Busan, South Korea – Day 4(b)

After a short break, took a 30 minutes ride back to central Busan, 1st stop would be the Shanghai Street (or Busan Chinatown)


The consulate of China (Qing Dynasty) was established in 1884 here. Many chinese merchants opened shops with their houses inside and have lived here ever since then.

Dynamic Busan

Interesting to see a lot of Chinese related buildings there with mix of Chinese and Korean wordings but I think recently the place had been invaded with Russians as the place was teeming with a lot of Russians and Russian shops.

seafood mkt

Located near the Pusan Harbor, the Jagalchi Seafood Market, is one of the places where you can both shop and have what you shop. The market has been named after rocks, which stand for Jagal; and villages on the seashore, which stands for ch’i. Before being lined with concrete buildings, the area was a filled with small rocks all over. Hence, the name has been kept Jagalch’I, to suit the environment, and take in the character of the market.


seafood mkt
Here we were shopping for our dinner with extremely limited Korean, great thing was that they seem to be able to speak Japanese well which made things easier for us.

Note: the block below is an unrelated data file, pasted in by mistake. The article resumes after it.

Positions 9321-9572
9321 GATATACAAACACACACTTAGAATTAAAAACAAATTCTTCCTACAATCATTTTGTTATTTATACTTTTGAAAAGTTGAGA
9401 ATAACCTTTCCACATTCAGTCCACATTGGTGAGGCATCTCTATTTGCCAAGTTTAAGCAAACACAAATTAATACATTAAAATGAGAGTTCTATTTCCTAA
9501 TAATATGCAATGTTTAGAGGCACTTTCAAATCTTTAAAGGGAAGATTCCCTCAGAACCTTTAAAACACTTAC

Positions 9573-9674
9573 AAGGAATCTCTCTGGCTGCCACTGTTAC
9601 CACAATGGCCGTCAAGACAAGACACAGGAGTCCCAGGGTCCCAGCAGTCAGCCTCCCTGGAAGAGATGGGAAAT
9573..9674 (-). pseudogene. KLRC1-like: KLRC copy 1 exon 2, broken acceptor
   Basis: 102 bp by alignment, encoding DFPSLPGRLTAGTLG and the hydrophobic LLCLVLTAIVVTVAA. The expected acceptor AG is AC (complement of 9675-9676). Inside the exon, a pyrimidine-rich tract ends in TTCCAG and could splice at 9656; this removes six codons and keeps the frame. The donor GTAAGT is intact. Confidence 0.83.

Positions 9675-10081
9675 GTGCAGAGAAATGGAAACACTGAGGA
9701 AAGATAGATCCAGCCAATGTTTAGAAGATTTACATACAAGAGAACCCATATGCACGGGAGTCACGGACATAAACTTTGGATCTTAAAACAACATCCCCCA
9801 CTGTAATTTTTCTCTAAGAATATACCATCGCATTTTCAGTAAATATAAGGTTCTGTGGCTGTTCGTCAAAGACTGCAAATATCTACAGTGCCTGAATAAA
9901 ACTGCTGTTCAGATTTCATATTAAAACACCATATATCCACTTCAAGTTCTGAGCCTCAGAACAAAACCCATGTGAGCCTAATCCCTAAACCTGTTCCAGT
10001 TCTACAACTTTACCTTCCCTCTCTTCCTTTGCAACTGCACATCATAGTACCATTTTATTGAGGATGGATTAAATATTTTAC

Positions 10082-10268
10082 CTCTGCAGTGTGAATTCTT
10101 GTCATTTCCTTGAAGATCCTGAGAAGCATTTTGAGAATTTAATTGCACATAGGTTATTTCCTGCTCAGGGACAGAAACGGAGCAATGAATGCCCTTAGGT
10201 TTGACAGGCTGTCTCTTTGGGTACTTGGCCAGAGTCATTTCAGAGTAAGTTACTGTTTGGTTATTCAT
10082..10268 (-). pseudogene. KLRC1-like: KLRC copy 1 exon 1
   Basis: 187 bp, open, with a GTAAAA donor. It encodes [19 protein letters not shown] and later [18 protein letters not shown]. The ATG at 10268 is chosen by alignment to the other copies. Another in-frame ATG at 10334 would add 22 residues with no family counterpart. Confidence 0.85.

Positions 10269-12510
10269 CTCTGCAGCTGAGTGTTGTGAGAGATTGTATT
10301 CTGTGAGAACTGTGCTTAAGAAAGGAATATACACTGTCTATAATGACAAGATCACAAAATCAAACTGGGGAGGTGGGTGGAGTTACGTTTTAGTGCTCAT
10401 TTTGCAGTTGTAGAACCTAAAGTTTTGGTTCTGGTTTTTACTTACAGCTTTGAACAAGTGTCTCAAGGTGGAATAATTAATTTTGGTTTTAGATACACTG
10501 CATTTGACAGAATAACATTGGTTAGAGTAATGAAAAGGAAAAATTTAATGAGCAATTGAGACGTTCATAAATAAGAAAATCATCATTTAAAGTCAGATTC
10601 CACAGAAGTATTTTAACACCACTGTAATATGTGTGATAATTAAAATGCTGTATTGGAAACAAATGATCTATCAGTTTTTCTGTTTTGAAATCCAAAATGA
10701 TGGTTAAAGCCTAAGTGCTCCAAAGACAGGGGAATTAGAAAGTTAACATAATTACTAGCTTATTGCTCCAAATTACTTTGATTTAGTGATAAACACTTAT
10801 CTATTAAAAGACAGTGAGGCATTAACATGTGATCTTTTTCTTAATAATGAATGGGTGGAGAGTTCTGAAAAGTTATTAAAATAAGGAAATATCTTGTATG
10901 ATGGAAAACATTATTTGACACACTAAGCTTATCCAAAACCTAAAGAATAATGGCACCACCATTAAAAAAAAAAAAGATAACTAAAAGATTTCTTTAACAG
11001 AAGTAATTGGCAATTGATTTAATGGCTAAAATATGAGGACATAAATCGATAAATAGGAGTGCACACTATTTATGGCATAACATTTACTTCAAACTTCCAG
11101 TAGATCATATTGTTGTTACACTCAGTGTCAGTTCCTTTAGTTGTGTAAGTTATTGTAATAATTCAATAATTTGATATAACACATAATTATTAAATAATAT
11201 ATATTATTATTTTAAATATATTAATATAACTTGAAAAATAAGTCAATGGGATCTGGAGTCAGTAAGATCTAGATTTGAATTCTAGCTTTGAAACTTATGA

Finally what we had after some haggling, fresh seafood do not come cheap and I am pretty sure we had to pay a bit more since we do not know the “korean price” but they were really fresh seafood so I ain’t complaining for a dinner for two including all these seafood and the cooking to be about S$80.

The orange seafood at the bottom left is called Meong-Ghe(멍게), a type of sea squirts. It was surprisingly yummy!

sashimi korean style
The flounder we choose was decided to be a sashimi platter and here is the Korean way of eating sashimi. Just like the BBQ, wrapped with sesame leaf with a piece of garlic and some chili paste.

light festival
20 minutes walk away from Jugalchi Market was the next destination, Yongdusan Park where the annual Lotus Light Festival was held for Buddha’s Birthday.

light festival

Yongdusan Park is on Mt. Yongdusan, which was formerly called Mt. Songnimsan. Before the opening of the port, the Japanese referred to Mt. Songnimsan as “Mt. Jungsan” and to Mt. Yongmisan as”Mt.Sosan.” Mt. Songnimsan began to be called by its current name after Japanese monks who advocated the theory of geomancy built a huge shrine on the mountain and named it “Yongdusan Shrine.” Major features of the park include a statue of Admiral Yi Sun-shin, a memorial tower commemorating the April 19th student uprising, a stele containing the National Charter of Education, a bust of Baeksan An Hui-je, the Victory Bugle, a flower clock and the 120 meter-high Busan Tower that commands a full view of downtown Busan City.

Yongdusan Park

Yes, the place had an excellent view of the downtown…with LOVE 🙂


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